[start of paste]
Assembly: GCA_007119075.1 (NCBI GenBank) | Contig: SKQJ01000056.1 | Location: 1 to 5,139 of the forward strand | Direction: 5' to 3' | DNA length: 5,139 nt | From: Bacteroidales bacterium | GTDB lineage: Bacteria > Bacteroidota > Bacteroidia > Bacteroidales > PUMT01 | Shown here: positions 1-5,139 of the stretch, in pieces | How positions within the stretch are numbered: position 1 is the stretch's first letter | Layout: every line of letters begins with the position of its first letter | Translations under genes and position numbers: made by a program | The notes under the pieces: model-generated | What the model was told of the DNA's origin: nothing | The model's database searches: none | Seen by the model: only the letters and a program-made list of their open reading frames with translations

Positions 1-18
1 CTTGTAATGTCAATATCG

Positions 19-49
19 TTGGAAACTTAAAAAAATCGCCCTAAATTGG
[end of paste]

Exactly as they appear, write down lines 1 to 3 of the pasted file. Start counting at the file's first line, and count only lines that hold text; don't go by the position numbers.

Assembly: GCA_007119075.1 (NCBI GenBank) | Contig: SKQJ01000056.1 | Location: 1 to 5,139 of the forward strand | Direction: 5' to 3' | DNA length: 5,139 nt | From: Bacteroidales bacterium | GTDB lineage: Bacteria > Bacteroidota > Bacteroidia > Bacteroidales > PUMT01 | Shown here: positions 1-5,139 of the stretch, in pieces | How positions within the stretch are numbered: position 1 is the stretch's first letter | Layout: every line of letters begins with the position of its first letter | Translations under genes and position numbers: made by a program | The notes under the pieces: model-generated | What the model was told of the DNA's origin: nothing | The model's database searches: none | Seen by the model: only the letters and a program-made list of their open reading frames with translations

Positions 1-18
1 CTTGTAATGTCAATATCG